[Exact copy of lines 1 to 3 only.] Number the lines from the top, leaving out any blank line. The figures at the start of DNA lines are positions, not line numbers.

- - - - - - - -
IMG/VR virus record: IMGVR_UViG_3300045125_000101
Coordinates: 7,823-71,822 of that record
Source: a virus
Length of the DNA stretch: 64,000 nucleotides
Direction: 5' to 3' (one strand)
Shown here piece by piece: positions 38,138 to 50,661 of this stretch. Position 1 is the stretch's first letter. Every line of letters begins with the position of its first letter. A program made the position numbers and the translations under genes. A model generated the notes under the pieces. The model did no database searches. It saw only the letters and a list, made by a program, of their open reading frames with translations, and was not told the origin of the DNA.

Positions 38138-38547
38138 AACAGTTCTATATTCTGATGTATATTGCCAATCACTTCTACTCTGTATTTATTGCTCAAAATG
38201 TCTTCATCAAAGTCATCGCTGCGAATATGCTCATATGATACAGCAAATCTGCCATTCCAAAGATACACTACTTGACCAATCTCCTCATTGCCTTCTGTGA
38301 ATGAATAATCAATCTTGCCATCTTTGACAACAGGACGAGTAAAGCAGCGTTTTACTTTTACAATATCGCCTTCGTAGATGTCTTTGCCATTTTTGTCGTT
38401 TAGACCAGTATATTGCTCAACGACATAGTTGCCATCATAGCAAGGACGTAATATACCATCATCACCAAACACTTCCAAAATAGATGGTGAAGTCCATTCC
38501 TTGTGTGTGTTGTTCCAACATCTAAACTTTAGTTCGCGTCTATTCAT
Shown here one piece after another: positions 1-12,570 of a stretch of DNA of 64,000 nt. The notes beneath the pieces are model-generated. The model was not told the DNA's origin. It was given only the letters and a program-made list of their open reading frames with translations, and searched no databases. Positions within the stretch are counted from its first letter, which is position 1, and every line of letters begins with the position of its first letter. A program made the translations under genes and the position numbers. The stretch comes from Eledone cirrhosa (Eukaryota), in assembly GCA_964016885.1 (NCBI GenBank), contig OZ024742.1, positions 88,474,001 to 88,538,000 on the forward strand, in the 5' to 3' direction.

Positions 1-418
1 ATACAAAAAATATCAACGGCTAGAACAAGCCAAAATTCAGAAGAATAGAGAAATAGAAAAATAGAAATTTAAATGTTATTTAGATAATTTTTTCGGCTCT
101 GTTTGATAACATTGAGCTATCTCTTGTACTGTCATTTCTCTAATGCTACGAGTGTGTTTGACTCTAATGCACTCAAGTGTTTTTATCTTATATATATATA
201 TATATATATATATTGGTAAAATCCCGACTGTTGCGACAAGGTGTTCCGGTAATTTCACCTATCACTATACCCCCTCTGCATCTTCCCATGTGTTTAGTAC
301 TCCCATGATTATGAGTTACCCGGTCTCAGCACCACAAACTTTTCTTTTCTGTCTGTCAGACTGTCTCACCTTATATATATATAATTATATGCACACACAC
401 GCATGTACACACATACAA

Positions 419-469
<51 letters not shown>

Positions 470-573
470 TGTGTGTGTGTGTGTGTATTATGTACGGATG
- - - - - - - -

IMG/VR virus record: IMGVR_UViG_3300045125_000101
Coordinates: 7,823-71,822 of that record
Source: a virus